Mechanical fiber separation under torsional stress
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Spruce wood (Picea abies) samples were pretreated at different temperatures and, in some cases, with sodium sulfite solution under normal conditions for the chemimechanical pulping of wood chips. The pretreated samples were simultaneously subjected to torsion and compression stresses at temperatures ranging from 20 to 90 °C. The load-deformation relationship was analyzed at each temperature. The failure zones were studied using the scanning electron microscope technique.
The results showed that the maximum torque decreased with increasing temperature under the deformation conditions applied. Sulfonation of the samples gave a similar effect, although to a smaller extent. The elastoplasticity of the samples, as viewed in terms of the twist angle at failure, was also affected by the pretreatment. While axial compression had a major effect, sulfonation only caused a marginal change.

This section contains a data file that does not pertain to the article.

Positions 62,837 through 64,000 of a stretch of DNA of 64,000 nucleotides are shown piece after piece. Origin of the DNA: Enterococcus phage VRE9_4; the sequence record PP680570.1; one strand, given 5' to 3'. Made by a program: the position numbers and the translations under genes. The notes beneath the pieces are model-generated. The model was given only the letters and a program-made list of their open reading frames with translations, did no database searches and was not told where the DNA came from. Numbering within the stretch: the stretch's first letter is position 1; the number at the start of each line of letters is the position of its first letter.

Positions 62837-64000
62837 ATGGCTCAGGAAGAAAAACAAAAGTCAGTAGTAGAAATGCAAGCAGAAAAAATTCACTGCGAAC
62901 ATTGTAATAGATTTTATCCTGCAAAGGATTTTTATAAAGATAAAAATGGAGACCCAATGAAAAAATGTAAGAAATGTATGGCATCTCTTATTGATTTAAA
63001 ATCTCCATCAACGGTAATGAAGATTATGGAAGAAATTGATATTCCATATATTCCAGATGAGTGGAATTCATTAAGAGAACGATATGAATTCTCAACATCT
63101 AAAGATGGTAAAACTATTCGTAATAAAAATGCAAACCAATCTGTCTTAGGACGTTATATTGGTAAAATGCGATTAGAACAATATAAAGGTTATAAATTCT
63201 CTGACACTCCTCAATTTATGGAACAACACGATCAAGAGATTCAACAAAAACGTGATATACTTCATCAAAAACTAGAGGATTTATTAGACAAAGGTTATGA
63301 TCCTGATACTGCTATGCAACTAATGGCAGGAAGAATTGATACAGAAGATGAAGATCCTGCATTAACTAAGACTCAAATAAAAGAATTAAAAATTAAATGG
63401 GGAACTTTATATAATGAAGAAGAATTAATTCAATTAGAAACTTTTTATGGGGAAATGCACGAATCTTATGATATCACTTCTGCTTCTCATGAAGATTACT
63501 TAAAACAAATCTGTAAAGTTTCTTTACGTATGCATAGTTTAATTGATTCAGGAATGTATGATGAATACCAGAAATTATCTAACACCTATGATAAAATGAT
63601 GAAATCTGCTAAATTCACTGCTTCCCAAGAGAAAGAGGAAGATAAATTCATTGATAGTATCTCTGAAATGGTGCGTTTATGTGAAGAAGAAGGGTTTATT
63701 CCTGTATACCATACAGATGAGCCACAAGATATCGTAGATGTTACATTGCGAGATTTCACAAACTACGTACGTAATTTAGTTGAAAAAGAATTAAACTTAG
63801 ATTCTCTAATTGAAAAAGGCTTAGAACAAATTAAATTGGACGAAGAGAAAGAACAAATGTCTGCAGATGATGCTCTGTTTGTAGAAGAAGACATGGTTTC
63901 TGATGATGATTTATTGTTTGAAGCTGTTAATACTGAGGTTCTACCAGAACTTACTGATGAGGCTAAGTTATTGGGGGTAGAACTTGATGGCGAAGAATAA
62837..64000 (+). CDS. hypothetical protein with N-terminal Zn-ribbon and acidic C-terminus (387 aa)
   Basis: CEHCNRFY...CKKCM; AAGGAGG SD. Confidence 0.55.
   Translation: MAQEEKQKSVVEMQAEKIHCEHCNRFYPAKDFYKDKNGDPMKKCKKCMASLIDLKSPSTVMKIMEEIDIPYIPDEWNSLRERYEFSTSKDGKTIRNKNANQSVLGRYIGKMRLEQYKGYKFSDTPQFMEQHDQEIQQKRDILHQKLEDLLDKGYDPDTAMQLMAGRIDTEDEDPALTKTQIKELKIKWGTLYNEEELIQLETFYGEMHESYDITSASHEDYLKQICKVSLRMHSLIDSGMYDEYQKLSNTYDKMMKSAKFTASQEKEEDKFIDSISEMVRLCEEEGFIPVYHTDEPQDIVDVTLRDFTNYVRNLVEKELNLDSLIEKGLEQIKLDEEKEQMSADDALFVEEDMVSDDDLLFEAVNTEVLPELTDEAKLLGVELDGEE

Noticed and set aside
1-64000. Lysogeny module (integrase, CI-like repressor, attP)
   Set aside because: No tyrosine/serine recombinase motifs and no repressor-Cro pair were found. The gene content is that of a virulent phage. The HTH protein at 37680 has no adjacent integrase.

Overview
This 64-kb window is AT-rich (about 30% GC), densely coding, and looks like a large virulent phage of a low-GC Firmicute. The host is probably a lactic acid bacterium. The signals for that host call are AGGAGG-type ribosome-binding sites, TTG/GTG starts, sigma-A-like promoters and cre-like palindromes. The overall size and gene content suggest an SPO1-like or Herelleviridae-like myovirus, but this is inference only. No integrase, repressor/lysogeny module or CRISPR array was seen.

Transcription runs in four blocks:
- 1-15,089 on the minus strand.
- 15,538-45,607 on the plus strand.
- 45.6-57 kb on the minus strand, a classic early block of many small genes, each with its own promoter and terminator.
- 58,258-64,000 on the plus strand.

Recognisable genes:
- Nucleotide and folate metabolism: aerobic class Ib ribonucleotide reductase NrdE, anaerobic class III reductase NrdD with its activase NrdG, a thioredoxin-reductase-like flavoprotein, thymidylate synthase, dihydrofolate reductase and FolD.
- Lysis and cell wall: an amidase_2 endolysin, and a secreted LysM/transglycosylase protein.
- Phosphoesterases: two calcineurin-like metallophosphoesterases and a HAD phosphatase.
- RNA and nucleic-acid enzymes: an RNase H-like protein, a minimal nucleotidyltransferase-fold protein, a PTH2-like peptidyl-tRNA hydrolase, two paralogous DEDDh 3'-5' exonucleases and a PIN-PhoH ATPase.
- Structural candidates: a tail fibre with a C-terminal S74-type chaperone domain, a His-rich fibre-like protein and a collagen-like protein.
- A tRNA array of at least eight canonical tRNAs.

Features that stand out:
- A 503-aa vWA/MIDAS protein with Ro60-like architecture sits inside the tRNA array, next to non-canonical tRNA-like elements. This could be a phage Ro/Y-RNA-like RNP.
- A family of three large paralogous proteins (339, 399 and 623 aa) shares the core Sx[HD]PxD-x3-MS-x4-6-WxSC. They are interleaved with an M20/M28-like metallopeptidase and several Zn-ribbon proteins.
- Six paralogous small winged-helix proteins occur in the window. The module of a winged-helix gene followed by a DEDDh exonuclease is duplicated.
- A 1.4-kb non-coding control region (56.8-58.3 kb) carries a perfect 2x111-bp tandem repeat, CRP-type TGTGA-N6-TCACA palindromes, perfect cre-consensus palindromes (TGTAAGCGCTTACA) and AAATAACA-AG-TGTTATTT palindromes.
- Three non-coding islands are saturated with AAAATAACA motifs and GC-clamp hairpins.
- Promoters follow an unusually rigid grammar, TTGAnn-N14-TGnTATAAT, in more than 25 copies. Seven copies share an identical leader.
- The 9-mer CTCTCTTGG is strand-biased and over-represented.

Microscopic studies of the failure zone showed that when the temperature increased, the fracture plane traveled around fibers instead of through them, thus causing less fiber damage. Sulfonation improved fiber separation and decreased fiber damage. The separation of ray cells from the fiber tracheids was improved, particularly by sulfonation. Increasing temperature and sulfonation changed the fracture plane from the secondary wall of fibers towards the more lignin enriched primary wall and middle lamella.
KeywordsLignin Sulfite Secondary Wall Fracture Plane Twist Angle
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